Attracted by challenges in large scale computing, and particularly inspired by the SKA compute problems on which I worked during the last five years, I seek opportunities to leverage novel systems software and hardware design. With the programming language community I am exploring concepts for hybrid memory systems, a logical sequel to my work on storage. Accelerators and other novel concepts in hardware design, such as number formats, are on my radar. I study machine learning for the sciences, as an alternative to traditional simulation, and as a scientific method. I give lectures and keynotes every year, about work I am involved in, sometimes happily explaining work of others.
Lustre File System
In 1995 I started to work on distributed file systems, and in 1999, unexpectedly, an opportunity emerged to design a new cluster file system which I named Lustre. Guided almost entirely by the requirements of the largest US government laboratories I led its architecture until 2008. Hundreds of individuals and hundreds of companies have made important contributions to it. It is now a cornerstone of scientific computing as one of the most used HPC software packages. My work on Lustre originated from and led to many other storage projects.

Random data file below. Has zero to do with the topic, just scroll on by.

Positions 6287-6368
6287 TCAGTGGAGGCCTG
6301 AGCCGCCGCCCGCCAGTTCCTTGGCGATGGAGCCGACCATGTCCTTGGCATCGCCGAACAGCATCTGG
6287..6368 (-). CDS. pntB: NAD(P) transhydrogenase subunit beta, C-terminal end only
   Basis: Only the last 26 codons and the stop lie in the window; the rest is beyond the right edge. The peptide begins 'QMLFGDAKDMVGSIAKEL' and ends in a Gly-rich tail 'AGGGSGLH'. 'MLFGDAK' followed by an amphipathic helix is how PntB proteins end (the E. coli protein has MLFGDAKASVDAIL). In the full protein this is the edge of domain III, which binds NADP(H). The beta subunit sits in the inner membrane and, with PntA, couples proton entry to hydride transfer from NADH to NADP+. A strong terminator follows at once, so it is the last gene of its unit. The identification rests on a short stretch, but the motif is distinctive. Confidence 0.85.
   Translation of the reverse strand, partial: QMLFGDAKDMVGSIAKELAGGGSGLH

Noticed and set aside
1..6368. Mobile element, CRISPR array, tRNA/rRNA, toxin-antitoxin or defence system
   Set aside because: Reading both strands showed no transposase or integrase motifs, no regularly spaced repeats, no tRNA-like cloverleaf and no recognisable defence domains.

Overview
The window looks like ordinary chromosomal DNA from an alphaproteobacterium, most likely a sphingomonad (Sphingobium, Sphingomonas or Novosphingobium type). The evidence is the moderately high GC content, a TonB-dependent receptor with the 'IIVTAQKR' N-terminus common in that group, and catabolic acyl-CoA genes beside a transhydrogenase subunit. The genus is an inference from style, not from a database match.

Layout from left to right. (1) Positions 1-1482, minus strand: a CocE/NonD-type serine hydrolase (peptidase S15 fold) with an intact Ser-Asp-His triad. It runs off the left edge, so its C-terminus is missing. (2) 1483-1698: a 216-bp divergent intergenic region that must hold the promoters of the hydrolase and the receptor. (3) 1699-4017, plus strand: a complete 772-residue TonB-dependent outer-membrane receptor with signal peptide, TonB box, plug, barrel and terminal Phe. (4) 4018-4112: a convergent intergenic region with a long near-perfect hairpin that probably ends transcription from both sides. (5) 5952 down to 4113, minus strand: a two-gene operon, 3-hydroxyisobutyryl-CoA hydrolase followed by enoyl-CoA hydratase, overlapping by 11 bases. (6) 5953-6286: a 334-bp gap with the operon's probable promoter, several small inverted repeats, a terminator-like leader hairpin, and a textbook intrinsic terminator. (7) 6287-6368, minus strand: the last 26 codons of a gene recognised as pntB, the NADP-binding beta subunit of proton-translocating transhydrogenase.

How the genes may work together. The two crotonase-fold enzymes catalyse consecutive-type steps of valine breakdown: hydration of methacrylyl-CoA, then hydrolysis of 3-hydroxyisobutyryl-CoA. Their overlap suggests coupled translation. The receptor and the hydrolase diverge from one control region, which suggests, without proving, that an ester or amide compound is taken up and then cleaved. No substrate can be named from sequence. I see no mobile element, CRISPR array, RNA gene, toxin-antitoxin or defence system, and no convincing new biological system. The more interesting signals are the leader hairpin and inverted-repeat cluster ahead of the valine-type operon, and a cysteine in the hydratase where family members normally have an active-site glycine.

The square kilometer array (SKA) radio telescope requires very data intensive computing to convert the input from the antennas into usable scientific data. I work with the SKA Science Data Processing (SDP) group in the Cavendish Laboratory at Cambridge University to develop an architecture to approach these problems, and I advise the SDP project on other matters. A more detailed page about this can be found on this site.